Newbegun Creek, mtg. allowed at Amos' (Trueblood)
In the sale of his land
to John his brother in 1718 which consisted of 300 acres on the Log Bridge
Branch, one can assume by the words "for diverse reasons and consideration"
in the deed, that some of the reason he did this may have been because
of the disownment of his wife from Symons Creek. He then moved to Mill
Creek to the land that his wife had inherited from her father Thomas, which
was farther south and on the opposite side of Little River MH in Pasquotank
The children and grandchildren of both John and Amos acquired more land and continued to grow as a family. We really have no idea of what hardships they faced or how hard their every day lives were. They all believed strongly in their Quaker beliefs and lived life accordingly, but when the issue of slavery came up, this caused many problems with alot of the Trueblood's as it did with all Quakers. The Society of Friends used a system of graduated steps to increase sensitivity to the evil of slavery; a series of "queries" in the book of Discpline. Under the heading of "Negroes and Slaves," twenty-four manuscript pages of entries, dated 1688 to 1790, record each step of the process by which the Society of Friends in America freed itself from slave-holding.
1696 advice against the importation of Negroes
1754 advice against buying any slaves
1758 appointment of a committee of five to visit all Friends who hold slaves and persuade them to set
their slaves at liberty
1762 Quarterly and Monthly Meetings are instructed to deal with Friends that still own slaves
1766 the Yearly Meeting declares that Quaker slave-holders who "continue to reject advice of their brethern"
should be disowned by their Meeting. Also in the "Queries" of 1766 was the question which asked
whether they use well "the ones who are set free and educate and encourage them in a religious and
Thus, in the same year that the Declaration of Independence proclaimed
that "all men are created equal, that they are endowed by their Creator
with certain unalienable Rights, that among these are Life, Liberty, and
the pursuit of Happiness," the Quakers made their own declaration which
took these words at their full value. "They did not support their revolution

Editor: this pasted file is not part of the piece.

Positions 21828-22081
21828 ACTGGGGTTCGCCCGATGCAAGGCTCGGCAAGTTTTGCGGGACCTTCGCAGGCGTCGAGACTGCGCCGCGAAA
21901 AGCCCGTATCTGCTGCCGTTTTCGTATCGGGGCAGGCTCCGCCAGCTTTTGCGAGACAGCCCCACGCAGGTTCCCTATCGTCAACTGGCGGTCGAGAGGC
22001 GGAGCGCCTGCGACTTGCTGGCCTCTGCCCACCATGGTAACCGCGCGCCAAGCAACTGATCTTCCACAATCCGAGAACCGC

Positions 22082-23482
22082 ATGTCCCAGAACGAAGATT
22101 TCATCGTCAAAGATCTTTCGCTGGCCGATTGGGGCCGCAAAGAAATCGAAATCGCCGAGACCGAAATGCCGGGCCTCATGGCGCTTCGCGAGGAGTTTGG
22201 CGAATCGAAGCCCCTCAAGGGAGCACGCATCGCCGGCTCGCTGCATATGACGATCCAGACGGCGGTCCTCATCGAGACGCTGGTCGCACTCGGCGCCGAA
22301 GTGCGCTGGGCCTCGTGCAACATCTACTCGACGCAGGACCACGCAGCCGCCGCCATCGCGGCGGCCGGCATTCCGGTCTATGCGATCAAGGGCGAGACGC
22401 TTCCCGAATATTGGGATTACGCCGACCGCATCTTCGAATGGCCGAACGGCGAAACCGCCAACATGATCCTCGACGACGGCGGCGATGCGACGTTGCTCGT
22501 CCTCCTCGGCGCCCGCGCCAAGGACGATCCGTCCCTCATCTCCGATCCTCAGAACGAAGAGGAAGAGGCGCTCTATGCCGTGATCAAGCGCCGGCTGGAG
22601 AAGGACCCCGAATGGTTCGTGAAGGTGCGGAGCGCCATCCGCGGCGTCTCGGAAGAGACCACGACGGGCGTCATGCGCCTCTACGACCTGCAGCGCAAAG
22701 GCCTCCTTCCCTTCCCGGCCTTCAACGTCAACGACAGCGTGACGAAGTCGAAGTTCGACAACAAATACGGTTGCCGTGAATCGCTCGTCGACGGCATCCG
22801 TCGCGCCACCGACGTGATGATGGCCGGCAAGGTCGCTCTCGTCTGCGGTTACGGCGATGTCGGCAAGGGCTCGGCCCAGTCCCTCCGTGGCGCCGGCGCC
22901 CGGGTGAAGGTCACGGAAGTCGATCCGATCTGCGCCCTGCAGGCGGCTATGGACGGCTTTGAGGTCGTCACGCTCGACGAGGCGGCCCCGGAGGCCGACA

by violence, but nonetheless they carried it through in a throughgoing
Friends in North Carolina had a difficult time freeing their slaves because the freed men were captured and sold to harsher masters. In North Carolina and Georgia, the producers of rice and indigo furnished a barrier to immediate extension of the policy of emancipation. A slave imported from Africa paid for himself in one year in the production of rice. To do away with slavery would upset the whole financial and social status quo; therefore, laws were passed in North Carolina forbidding anyone to free slaves.
The Quaker Truebloods, who had accepted without protest insults against their Quaker discipline, their mode of dress, and their simplicity of living, would not, by the mere act of remaining in North Carolina, give approval to a system which enslaved a brother man. Thus, they turned their backs on the dear homes and Friends who could not leave and moved on to a land of freedom for all. They migrated westward in covered wagons to Ohio, Indiana, Kentucky, and beyond. Truebloods took with them the same faith, the same Bible, and the same determination to conquer the wilderness that their first American ancestors, John and Agnes (Fisher) Trueblood had brought to this country. There they continued to raise their voices against slavery. Many Quaker homes, served as stations of the Underground Railway which kept slaves hidden and aided them in their escape to the North. Quakers became part of the Underground Railway because they were convinced that they were right in God's sight, even though they knew they were breaking man-made laws. This is an example of how strongly the Friends believed in their faith and would be willing to sacrifice everything for their beliefs.
There are many Trueblood's in America today. How many of them are still Quakers is unknown to me. It does seem that many of us, those that are not Quaker's, still have some of those fundimental beliefs in equality, simplicity and honesty. I know I personally am honored to have such a rich heritage and proud to be a Trueblood decendant.